New and innovative ways to better use the iPad in teaching!
Which iPad do you use currently?
I have an iPad 1 16 gb wifi and an iPad 2 16 Wifi. My wife has an iPad mini 16 gb.
Which application do you blog from?
For the longest time I was blogging solely from my iPad using Blogsy. I have since purchased a MacBook Pro and am doing most of my blogs directly from the WordPress Dashboard. I still rely on Blogsy to add photos (it is very easy to add photos from Camera Roll and Photostream)
Where do you read most of your tech articles?
I used to constantly use Zite (iPad and iPhone), but have recently switched over to Prismatic for iPhone. It has a great interface, is optimized for the iPhone 5 screen, and can link to many different articles through your interests. Zite has yet to update their app to fit the iPhone 5, but I still check it 2-3 times a day.
Will you ever go back to using a PC?
I still use a PC laptop for work. But at home, we are slowly becoming a MAC family.
Which apps do you use on a daily basis?
For work, Dropbox is always being updated and used in conjunction with other apps. Dropbox has become indispensable for me. Like I mentioned in the past, I also use Goodreader a LOT for school, reading PDFs (manuals/music sheets etc.) Tweetbot has become my favorite Twitter client, as it has iCloud integration and also easy navigation through lists and saved searches. I rarely play any games on my devices, but I do have an obsession with Words with Friends and Scramble with Friends.
Why don’t you update all your apps?
On the iPad, I refuse to constantly update my apps because they take up so much space. A lot of the apps will release updates for the Retina Display iPad, of which I do not own. I will regularly check the updates, but if the descriptions do not relevantly apply to me, I will not update it. Same goes for my iPhone. If there are many new features within an update, I will update.
I’m thinking about buying an iPad. Which model should I get?
With the addition of the iPad mini, the answer to this question becomes more complicated. The answer really depends on what the majority of tasks you will do with your new iPad. If you plan on doing mostly consuming of information (reading/watching videos/emails), then I would venture to say get the iPad mini. If you plan on doing more creation-type tasks, I think the extra couple inches on the iPad (4, shall we say) will be worth it. I would recommend against purchasing an iPad 2 at this point, even though it costs $100 less than the 4.
In terms of storage capacity, I recommend getting the largest one that you can afford. 16 gbs will be fine for you if all you do is surf the web, watch YouTube, and have just a few hundred songs to listen to. But if you’re like me, and enjoy having a large selection of apps to play with, get the 32 or even the 64. You will not regret it. Apps such as iMovie, Pages, iPhoto take up A LOT of space on your iPad. It does get quite stressful when you are running out of space, but still need the space for additional photos, videos, music and apps. I experienced this when I had a 16gb iPhone 4S.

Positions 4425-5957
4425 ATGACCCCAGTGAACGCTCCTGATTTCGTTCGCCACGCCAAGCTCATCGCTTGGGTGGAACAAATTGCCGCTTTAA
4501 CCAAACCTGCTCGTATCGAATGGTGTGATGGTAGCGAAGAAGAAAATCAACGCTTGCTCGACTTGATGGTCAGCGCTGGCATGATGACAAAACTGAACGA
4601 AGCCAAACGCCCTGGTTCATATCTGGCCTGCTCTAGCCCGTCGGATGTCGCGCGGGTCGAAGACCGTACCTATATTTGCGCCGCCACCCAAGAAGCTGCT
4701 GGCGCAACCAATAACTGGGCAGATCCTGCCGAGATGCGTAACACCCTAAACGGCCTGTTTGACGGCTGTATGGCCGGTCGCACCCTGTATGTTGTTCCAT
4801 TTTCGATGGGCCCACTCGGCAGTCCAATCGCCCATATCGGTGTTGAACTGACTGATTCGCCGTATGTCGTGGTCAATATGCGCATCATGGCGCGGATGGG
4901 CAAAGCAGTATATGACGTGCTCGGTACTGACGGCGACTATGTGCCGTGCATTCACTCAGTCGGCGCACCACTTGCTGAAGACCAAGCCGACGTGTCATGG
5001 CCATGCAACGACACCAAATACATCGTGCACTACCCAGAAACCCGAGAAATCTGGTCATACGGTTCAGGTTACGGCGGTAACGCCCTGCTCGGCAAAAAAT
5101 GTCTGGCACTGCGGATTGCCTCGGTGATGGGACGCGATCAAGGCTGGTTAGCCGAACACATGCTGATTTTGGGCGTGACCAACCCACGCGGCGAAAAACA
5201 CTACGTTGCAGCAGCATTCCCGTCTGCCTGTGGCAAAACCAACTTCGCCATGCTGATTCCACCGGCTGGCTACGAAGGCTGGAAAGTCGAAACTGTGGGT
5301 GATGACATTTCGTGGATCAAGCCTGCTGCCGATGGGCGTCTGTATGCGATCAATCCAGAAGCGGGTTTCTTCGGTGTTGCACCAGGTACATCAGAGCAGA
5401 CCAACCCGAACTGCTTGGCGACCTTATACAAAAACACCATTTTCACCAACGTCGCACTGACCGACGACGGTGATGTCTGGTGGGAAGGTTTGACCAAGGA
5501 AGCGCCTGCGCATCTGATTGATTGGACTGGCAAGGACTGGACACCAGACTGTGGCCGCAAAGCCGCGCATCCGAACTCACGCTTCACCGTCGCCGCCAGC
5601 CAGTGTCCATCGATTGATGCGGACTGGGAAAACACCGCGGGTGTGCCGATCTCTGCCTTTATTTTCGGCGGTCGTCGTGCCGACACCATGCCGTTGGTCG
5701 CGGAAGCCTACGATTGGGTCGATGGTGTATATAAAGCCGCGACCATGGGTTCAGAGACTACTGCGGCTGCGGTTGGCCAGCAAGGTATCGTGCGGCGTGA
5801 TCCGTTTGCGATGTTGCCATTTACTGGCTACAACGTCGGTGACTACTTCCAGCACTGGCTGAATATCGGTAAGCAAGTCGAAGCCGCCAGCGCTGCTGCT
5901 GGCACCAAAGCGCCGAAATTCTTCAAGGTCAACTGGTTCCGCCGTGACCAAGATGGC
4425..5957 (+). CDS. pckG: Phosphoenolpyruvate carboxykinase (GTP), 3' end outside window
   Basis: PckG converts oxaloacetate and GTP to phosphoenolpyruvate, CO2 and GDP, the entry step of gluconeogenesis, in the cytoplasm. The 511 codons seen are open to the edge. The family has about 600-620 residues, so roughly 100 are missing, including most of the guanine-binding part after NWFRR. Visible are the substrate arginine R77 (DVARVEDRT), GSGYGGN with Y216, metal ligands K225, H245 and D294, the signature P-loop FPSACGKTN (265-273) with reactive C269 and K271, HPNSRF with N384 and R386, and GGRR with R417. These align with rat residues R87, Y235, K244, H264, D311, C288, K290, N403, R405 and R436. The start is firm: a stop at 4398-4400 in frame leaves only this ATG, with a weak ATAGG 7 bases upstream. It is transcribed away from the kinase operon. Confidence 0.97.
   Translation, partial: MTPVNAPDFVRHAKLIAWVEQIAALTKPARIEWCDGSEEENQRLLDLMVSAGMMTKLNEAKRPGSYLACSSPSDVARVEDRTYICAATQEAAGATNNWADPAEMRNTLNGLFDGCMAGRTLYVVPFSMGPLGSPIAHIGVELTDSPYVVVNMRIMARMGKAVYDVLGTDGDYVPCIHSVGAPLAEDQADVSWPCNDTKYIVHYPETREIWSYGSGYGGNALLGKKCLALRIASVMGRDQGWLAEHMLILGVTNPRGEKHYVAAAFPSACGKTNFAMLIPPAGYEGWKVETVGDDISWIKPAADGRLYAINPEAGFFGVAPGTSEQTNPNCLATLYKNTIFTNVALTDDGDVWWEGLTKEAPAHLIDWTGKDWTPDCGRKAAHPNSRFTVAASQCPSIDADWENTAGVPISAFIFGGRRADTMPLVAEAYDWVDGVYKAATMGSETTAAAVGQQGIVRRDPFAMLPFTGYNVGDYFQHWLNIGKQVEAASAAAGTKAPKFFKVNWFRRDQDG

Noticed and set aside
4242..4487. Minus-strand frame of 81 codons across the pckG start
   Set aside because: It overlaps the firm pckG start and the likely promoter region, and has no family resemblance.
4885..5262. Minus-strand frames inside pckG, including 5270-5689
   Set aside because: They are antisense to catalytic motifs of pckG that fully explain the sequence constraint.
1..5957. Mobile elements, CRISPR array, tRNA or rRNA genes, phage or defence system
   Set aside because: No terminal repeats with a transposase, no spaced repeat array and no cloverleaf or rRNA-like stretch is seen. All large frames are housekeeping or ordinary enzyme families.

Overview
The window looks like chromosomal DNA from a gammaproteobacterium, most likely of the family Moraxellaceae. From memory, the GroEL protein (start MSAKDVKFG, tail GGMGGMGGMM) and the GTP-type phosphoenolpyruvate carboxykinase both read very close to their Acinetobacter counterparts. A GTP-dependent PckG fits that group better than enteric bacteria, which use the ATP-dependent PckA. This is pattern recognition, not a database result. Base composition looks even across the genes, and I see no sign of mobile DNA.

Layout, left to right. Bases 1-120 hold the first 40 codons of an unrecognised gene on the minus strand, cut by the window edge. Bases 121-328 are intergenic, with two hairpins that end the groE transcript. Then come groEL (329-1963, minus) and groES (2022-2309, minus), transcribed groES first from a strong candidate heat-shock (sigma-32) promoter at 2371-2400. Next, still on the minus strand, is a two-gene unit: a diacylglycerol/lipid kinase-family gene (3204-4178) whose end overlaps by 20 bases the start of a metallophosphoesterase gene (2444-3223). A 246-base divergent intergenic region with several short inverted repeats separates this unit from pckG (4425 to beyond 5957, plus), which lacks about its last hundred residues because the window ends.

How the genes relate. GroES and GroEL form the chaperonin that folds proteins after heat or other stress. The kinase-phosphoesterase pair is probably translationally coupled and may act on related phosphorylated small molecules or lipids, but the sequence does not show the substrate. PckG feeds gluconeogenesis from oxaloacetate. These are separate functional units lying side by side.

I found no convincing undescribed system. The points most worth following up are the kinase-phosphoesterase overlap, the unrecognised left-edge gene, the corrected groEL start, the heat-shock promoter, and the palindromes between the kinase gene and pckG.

What are your thoughts about getting extended warranties for iPads?
If you can afford it, get AppleCare+ (emphasis on the +). It will give you two “accidents” within two years where they will replace your device for $50 each time. You will get a brand new (not refurbished) device. They will only replace the device (not the boxing, charging cables etc.)
AppleCare+ costs $100 and must be purchased within 30 days of the original device purchase, and can be purchased at the Apple Store. I would avoid getting the BestBuy or other store “extended warranties.
If you have a 32 or 64 gb device, I’d say it’s a must.
You talk a lot about mirroring your iPad. What is mirroring?
Mirroring your iPad/iPhone and even the latest 5th generation iPod touch means showing on a second screen everything that is shown. Once set up, your device that you control will be displayed. It is a very useful way to display your iPad to a large group of students/colleagues. Show your presentations, videos, and even games without a hitch.
The easiest way to mirror is to attach your iPad directly to your computer. This is the “fastest” and most solid way, and does not present any lag whatsoever. A wired connection is actually what I currently rely on, since I teach in over seven different classrooms at any given time of year. (Read my post here if you wish to learn how to set up a wired projection of your iPad.)
However, if you teach in your own classroom, and have a strong wifi connection, I would recommend trying a wireless connection. This will give you the freedom to walk around and use different areas of the room, all while still being able to project exactly what you want to project.
Mirroring your iDevice in the classroom gives many advantages. For instance, if your computer is hooked up to a projector, you are able to wirelessly roam around the classroom with your device and anything that appears on it will also appear on the screen.
What about Android?
How many teachers do you know teach with their Android tablets? How many articles are out there with the topic of Androids for education? Enough said.